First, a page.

IRS Publication 598 provides the following specifications:
Unrelated business income is the income from a trade or business regularly conducted by an exempt organization and not substantially related to the performance by the organization of its exempt purpose or function, except that the organization uses the profits derived from this activity.
- Trade or business: this term generally includes any activity conducted for the production of income from selling goods or performing services. An activity must be conducted with intent to profit to constitute a trade or business.
- Regularly conducted: business activities are ordinarily considered regularly conducted if they show a frequency and continuity, and are pursued in a manner similar to comparable commercial activities of nonexempt organizations.
- Not substantially related: this determination is met if the trade or business does not contribute importantly to accomplishing the organization’s exempt purpose (in the case of retirement accounts, saving for retirement is the exempt purpose), other than through the production of funds.
- In determining whether activities contribute importantly to the accomplishment of an exempt purpose, the size and extent of the activities involved must be considered in relation to the nature and extent of the exempt function that they intend to serve.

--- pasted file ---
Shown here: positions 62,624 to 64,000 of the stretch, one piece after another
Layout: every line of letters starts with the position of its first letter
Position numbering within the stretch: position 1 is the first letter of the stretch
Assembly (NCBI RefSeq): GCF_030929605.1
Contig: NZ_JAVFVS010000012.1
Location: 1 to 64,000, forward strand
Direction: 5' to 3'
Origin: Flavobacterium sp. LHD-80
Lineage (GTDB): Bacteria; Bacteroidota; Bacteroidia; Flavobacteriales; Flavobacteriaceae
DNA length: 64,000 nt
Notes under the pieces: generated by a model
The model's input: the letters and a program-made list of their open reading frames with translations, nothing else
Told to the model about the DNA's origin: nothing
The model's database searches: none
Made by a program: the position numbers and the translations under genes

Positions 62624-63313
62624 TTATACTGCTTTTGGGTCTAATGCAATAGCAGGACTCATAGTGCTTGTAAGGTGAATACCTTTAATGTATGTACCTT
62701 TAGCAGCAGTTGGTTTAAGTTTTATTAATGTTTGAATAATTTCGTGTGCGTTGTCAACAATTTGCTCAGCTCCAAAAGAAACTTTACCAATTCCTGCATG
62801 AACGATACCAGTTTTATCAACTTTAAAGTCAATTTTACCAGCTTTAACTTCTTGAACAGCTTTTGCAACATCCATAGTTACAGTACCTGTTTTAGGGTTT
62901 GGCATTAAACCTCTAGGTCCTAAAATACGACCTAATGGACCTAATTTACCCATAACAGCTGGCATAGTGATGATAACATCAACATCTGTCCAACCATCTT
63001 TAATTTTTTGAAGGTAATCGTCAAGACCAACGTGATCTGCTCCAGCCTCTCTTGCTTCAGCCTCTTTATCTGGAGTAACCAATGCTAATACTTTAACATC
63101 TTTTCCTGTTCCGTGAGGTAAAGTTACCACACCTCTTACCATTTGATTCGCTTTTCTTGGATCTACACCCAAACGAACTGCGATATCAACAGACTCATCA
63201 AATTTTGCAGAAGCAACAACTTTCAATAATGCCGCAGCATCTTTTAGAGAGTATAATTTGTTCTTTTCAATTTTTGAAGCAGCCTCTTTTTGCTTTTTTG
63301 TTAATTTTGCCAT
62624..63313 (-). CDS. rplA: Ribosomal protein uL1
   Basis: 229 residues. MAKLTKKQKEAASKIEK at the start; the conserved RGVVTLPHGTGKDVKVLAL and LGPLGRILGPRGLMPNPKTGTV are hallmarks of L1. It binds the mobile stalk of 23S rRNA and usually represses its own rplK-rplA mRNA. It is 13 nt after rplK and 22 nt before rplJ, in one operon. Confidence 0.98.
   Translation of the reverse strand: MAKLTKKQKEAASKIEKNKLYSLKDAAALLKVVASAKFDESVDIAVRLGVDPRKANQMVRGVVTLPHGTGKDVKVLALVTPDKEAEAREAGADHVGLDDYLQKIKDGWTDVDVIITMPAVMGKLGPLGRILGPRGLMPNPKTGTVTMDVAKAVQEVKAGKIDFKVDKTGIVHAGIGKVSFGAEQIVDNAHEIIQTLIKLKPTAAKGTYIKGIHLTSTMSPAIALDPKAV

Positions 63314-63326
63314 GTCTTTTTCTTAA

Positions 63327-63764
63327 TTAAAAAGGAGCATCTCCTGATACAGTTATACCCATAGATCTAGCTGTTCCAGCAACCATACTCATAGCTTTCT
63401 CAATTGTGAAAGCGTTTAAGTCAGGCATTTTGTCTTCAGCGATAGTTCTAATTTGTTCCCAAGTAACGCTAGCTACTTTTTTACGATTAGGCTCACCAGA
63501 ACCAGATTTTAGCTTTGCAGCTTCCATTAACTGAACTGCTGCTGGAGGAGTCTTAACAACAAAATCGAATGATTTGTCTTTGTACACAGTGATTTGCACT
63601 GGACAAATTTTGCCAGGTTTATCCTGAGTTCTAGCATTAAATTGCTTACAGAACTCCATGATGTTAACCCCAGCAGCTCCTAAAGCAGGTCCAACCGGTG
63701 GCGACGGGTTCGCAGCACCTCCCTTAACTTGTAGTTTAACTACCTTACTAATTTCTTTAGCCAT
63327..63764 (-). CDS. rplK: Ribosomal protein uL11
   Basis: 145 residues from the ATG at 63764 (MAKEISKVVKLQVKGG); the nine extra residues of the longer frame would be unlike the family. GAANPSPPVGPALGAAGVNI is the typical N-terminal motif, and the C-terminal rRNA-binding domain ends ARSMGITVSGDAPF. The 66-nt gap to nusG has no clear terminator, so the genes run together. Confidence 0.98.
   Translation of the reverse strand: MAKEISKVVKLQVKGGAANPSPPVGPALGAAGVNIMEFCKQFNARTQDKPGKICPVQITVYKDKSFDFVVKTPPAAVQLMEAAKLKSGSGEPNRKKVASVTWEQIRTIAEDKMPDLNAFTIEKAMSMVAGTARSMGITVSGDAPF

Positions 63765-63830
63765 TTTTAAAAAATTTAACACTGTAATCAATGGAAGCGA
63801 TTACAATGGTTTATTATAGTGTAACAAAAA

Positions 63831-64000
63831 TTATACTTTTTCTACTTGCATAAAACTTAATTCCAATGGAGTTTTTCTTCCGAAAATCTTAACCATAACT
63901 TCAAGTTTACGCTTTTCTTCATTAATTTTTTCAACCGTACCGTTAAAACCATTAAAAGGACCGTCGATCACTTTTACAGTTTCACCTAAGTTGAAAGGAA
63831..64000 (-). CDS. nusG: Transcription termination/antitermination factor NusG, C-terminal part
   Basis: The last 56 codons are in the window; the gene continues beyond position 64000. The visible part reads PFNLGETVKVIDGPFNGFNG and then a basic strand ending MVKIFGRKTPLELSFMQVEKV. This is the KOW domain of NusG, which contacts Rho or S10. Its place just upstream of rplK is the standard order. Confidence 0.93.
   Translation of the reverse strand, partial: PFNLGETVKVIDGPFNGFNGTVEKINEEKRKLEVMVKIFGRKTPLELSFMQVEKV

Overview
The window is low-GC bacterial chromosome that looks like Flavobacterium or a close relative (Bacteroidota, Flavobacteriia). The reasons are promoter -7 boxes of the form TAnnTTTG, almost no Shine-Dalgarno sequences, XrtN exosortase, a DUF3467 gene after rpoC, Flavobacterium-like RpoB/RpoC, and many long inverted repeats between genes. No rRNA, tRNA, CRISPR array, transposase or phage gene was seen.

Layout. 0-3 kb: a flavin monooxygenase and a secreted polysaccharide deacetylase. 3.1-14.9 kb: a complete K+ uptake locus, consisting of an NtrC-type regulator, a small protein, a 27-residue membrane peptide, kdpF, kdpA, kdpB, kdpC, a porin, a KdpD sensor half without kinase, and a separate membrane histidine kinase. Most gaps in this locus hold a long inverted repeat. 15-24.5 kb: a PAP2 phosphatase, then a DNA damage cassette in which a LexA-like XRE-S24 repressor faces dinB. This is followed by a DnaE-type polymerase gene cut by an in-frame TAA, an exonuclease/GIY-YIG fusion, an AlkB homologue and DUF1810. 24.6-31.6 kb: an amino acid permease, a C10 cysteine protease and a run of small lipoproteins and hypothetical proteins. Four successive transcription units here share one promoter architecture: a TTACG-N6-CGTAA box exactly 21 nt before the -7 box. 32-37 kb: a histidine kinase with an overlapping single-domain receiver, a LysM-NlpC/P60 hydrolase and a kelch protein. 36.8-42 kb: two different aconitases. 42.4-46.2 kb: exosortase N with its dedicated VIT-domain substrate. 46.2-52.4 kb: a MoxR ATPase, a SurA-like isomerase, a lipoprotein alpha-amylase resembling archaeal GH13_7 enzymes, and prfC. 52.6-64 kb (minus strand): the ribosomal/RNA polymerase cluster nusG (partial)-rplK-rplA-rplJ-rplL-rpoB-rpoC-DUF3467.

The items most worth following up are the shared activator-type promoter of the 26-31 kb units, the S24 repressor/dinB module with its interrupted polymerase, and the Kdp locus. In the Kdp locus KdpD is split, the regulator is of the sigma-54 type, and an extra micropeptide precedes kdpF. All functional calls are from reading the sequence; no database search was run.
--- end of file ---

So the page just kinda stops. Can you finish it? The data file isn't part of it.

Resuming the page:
- For additional principles used in determining whether activities contribute importantly to the accomplishment of an exempt purpose, please reference IRS Publication 598.
- Generally any business regularly carried on by IRA is unrelated to it’s purpose.
A common example of unrelated business activity, in the context of tax-exempt retirement account investments, is a business that is operated as an LLC or LP because these entities are taxed as a flow-through to the owner. Investments in C-corporations are not included because they are taxed at the corporate level. For more information on why UBIT is required on entity investments within retirement accounts, please visit Why Does my IRA have to Pay UBIT.
Another common example, as detailed in the Real Estate IRAs and UBIT section of the website, is when the retirement account obtains/leverages debt or non-recourse lending to purchase real estate property.
To help determine if UBIT may apply to your situation: UBIT Professional Diagnostic Quiz